When I was depressed, I felt disconnected from the world.
It’s a hard feeling to describe, that feeling that nothing in the world matters.
That no smile is good enough.
That each task is pointless, especially the ones that should take the least amount of time and energy.
I’m fortunate that I haven’t had bouts of depression throughout my entire life — because many people do.
Through my volunteer work at the National Alliance on Mental Illness (NAMI), I’ve worked with families whose children just couldn’t shake the depression curse. Nothing seemed to work for their kids. All I could do was console the frantic family members and tell them that everything would be alright. Because it’s an awful, whole-body feeling, depression is.
It’s the feeling that transforms into full-body, all-encompassing thoughts and questions.
Will everything really be alright?
Can I make it through this existence?
Most people feel like this at some point in their lives, and that’s why it’s a shame we don’t talk about it more often.
Depression is not weakness, just like love is not perfection.
Its qualities are mutable; as bad as the feelings get, there is always hope.
But when I was in the midst of a serious depression, during a period of about five months when I simply stopped sleeping, I didn’t see much hope at all.
I remember walking outside in Montana, where I was living at the time, into the most pristine spring days. Montana is one of the most beautiful places I’ve ever lived in.
But mired in a dark pit of despair, it’s possible to know something logically but not actually feel it.
This is what some people don’t get about mental health issues.
I’ve also dealt with moderate to severe amounts of anxiety and depression in my life. I know, when I’m in the thick of it, that I’m not doing things that make much sense.
That’s why people with anxiety and OCD learn to hide it.
They don’t let everyone into their worlds when the world feels so small and constricted.
Because all of life, not just mental health, exists on a spectrum. We are all living on this continuum.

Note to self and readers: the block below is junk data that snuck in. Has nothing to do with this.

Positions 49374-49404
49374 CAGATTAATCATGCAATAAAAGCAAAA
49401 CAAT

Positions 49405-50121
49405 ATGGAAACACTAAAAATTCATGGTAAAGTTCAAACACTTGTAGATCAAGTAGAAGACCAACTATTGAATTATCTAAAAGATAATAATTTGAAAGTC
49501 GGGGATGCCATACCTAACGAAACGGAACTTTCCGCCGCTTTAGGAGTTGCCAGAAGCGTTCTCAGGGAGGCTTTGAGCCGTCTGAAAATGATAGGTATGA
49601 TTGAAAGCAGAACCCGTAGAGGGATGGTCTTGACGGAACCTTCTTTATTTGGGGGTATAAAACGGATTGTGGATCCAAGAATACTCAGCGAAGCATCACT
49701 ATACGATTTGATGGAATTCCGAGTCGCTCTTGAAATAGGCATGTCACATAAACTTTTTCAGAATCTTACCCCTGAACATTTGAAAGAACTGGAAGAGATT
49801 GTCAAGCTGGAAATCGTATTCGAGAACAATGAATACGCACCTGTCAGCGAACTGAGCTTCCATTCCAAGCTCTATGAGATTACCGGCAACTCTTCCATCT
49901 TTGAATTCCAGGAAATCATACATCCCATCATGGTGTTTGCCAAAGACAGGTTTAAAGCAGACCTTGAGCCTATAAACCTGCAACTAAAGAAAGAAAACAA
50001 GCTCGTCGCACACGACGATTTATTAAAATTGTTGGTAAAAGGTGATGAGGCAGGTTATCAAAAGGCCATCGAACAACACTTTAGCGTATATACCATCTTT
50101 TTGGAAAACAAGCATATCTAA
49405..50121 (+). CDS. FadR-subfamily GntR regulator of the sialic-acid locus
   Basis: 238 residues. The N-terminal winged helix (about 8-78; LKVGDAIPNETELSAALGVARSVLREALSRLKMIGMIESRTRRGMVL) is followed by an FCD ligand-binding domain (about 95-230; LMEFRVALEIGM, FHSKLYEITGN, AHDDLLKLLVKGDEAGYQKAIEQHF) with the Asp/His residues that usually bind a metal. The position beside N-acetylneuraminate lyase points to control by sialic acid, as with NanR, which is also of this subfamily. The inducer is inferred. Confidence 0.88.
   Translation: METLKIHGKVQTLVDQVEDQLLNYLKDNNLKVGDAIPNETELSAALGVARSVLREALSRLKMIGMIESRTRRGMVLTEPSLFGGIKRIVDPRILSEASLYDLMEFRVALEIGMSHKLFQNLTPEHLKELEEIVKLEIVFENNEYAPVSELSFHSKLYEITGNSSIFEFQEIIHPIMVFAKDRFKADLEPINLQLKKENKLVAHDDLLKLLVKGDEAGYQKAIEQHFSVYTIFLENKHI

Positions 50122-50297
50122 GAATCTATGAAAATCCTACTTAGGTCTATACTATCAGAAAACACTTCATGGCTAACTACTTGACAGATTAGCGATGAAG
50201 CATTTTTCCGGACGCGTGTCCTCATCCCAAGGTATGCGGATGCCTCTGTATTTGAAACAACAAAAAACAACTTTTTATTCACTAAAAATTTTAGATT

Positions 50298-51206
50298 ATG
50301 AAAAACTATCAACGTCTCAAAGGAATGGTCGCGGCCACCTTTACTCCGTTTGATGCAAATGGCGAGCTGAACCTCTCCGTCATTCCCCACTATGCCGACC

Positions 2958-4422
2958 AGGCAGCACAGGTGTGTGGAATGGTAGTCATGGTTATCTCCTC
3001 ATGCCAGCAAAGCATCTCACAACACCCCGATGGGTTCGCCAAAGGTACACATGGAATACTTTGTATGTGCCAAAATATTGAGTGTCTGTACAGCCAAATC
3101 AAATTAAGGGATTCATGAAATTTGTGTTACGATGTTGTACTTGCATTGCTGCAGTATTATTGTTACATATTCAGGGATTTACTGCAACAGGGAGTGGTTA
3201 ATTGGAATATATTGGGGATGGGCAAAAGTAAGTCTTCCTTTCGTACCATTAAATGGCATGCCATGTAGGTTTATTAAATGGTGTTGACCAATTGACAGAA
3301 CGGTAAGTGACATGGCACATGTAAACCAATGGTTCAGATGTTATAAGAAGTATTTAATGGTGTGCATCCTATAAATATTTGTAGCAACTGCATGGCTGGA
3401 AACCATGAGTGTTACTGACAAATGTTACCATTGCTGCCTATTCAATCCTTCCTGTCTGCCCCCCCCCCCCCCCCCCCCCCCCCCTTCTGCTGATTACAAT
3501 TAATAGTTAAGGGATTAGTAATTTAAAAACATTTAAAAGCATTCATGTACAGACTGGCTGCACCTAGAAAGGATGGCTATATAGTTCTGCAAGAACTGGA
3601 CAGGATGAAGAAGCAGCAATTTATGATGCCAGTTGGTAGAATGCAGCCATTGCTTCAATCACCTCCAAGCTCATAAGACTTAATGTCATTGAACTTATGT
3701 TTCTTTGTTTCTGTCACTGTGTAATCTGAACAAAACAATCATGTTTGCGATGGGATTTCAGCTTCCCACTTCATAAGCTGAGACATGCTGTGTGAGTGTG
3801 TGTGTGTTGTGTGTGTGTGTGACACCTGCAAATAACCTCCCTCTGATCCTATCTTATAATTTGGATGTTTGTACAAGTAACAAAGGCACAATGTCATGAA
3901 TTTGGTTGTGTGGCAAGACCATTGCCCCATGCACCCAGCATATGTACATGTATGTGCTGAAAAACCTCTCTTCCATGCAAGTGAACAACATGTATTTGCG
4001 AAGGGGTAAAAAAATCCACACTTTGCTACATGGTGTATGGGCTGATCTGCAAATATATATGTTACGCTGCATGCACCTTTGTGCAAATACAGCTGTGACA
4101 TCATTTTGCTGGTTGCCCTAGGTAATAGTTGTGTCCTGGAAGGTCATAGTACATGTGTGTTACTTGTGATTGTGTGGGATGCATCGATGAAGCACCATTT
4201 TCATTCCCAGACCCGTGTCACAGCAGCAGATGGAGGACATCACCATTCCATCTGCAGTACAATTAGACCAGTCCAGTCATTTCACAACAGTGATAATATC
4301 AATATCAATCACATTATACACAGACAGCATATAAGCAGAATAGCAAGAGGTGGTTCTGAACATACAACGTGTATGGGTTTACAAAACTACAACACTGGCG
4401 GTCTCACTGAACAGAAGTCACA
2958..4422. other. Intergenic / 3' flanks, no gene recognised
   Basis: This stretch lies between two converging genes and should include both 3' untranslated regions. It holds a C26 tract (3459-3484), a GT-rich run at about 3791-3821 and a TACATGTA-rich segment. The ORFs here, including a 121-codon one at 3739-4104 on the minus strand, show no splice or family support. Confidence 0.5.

When I’m feeling my best, the world feels broad and airy and anything seems possible.
When I’m at my worst, which fortunately doesn’t happen very much anymore, I can’t see the connections that I know are there, the gossamer threads that are binding us all together.
I know now that my task in life is to swim along the spectrum, to manage the best I can.
But if I’m not mindful of my location on the gargantuan, dizzying spectrum, I get lost in the unfathomable distances.
It helps me to break it down into manageable chunks.
Sometimes I feel that I can’t get through the insufferable tedium of the day, but can I get through the next hour? The next 15 minutes?
I know I can.
The brain is the most powerful weapon in the world, but it’s still a weapon, and if not monitored carefully, it can get the best of you.
That’s why you must remember that you are on a spectrum, and there are other people swimming along on it with you.
That means, even when you feel disconnected — from others, from hope, from reality — there is someone else out there currently having the same experience.
We come from the same stuff.
Our brains are wired in ways that are at once unbelievably complex and beautiful.
All of your worst days have been lived before by someone who came before you and will be lived again by the ones who come after.
And the more you can gain that perspective, the more you will get yourself back into a point of connection and purpose.
Connection, for me, is a mentally healthy place to be.
And that’s because connection is a place of balance, of stasis.
Rather than talking about mental illness and mental health as binary, as either good or bad, we should be talking about the spectrum.
Rather than identifying people as weak or strong, we should be talking about the spectrum.
It’s the spectrum that is based in reality because even when I feel awful, I know that I’m still connected to a broad spectrum of other feeling states.
And I know I can get back to them.
Because I know it’s all part of the same chaotic, magical, incredible thing.
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